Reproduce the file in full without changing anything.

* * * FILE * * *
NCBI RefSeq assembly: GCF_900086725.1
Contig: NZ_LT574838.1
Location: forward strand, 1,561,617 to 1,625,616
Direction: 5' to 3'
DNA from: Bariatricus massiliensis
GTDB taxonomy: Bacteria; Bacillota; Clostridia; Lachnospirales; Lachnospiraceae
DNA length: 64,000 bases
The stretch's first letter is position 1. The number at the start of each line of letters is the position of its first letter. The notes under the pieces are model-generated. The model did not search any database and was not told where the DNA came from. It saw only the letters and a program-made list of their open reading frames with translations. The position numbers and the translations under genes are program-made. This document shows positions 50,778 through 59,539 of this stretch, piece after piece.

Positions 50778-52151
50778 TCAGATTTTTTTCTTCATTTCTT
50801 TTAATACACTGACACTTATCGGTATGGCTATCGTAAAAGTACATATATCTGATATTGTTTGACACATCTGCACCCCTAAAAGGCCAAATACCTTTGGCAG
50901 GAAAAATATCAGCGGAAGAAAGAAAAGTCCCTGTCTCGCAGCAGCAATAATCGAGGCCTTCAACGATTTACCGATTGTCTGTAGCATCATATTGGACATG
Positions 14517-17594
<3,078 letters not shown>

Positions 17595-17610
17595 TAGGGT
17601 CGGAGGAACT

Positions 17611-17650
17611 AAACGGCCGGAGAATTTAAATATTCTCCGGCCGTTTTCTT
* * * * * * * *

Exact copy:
NCBI RefSeq assembly: GCF_900086725.1
Contig: NZ_LT574838.1
Location: forward strand, 1,561,617 to 1,625,616
Direction: 5' to 3'
DNA from: Bariatricus massiliensis
GTDB taxonomy: Bacteria; Bacillota; Clostridia; Lachnospirales; Lachnospiraceae
DNA length: 64,000 bases
The stretch's first letter is position 1. The number at the start of each line of letters is the position of its first letter. The notes under the pieces are model-generated. The model did not search any database and was not told where the DNA came from. It saw only the letters and a program-made list of their open reading frames with translations. The position numbers and the translations under genes are program-made. This document shows positions 50,778 through 59,539 of this stretch, piece after piece.

Positions 50778-52151
50778 TCAGATTTTTTTCTTCATTTCTT
50801 TTAATACACTGACACTTATCGGTATGGCTATCGTAAAAGTACATATATCTGATATTGTTTGACACATCTGCACCCCTAAAAGGCCAAATACCTTTGGCAG
50901 GAAAAATATCAGCGGAAGAAAGAAAAGTCCCTGTCTCGCAGCAGCAATAATCGAGGCCTTCAACGATTTACCGATTGTCTGTAGCATCATATTGGACATG
Positions 14517-17594
<3,078 letters not shown>

Positions 17595-17610
17595 TAGGGT
17601 CGGAGGAACT

Positions 17611-17650
17611 AAACGGCCGGAGAATTTAAATATTCTCCGGCCGTTTTCTT